“C’mon Liz, now is our chance! Didn’t you always wanna know what was behind the door?”

She followed me, as if she was forcing herself to do so. But my enthusiasm had gotten the better of me. I had to take this chance. We walked through the door, and suddenly we were outside. There was mist everywhere. Out of nowhere, on a sunny day, there was mist. All we could see was a stone path ahead of us and Mr. Silver walking down it. I grabbed Liz’s hand to make her feel a little safer and started walking behind Mr. Silver. After a while we could see some shadows in the mist. They were all around us, they were about as tall as we were, and they had a roundly shape. After a few steps the mist cleared and we could distinguish what the shadows were.


We were in a graveyard.

We were surrounded by graves of all shapes and sizes. All were extremely white, like they had just been cleaned, and we could see a steel fence rising to our left and right. Many trees were rising behind the fences, which made me think that the graveyard actually was adjacent to the woods, just like we thought.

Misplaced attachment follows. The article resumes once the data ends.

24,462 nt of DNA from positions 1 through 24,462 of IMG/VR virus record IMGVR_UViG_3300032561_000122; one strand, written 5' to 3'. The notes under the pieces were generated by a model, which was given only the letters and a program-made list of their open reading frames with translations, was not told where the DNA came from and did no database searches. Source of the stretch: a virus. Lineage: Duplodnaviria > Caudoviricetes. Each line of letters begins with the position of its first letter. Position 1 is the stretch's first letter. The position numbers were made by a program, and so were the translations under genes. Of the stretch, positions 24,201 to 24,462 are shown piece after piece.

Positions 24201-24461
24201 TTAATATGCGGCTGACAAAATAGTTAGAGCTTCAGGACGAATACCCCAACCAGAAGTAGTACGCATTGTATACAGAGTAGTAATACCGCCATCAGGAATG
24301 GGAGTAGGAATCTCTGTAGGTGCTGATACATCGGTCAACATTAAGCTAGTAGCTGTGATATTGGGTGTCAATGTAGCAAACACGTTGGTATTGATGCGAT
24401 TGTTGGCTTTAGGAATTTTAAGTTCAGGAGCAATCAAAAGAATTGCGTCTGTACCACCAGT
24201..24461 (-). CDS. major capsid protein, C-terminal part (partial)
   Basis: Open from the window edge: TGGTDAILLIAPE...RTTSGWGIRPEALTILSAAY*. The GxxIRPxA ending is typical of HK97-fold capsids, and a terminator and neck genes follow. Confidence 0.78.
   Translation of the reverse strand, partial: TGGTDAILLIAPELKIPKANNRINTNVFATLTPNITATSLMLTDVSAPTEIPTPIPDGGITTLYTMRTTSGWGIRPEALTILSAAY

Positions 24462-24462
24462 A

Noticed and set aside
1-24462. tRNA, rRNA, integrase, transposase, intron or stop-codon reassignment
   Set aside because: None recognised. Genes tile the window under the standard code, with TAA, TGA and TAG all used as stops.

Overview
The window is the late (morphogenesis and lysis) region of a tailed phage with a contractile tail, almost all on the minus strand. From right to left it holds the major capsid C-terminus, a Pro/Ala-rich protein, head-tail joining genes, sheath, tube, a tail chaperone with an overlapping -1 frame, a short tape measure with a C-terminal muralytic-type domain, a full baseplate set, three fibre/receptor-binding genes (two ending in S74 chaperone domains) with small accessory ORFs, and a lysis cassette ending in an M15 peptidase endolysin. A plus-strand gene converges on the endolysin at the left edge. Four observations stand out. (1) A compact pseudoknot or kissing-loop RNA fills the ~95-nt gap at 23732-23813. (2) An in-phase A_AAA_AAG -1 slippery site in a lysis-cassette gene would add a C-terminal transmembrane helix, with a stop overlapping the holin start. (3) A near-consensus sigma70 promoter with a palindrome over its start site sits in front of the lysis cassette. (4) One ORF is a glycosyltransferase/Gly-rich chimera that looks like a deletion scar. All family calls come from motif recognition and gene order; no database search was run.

Mr. Silver turned to us, with that confident grin on his face.

“Um… Where are the rest of the kids?” asked Liz.

“Hm… I suppose you’re the first ones here.”

I knew that was a lie. But I was too afraid to confront Silver about it. I wanted to play along until this “lesson” was over.

“So… What is this place?” I asked.

“This is where I work,” Silver said, smile still on his face.

“But... you said you are a teacher.”

“I didn’t say that was ALL I was.”

“So… what else are you?”

“Hahaha! You needn’t worry about that my sweet child. Today I am your teacher. Nothing more, nothing less.”

The way he spoke, he had such a charm. His voice was the voice of a father. Comforting you, making you feel at home. He was like a human trap, trying to lure you closer, so he could snap your neck at the last minute.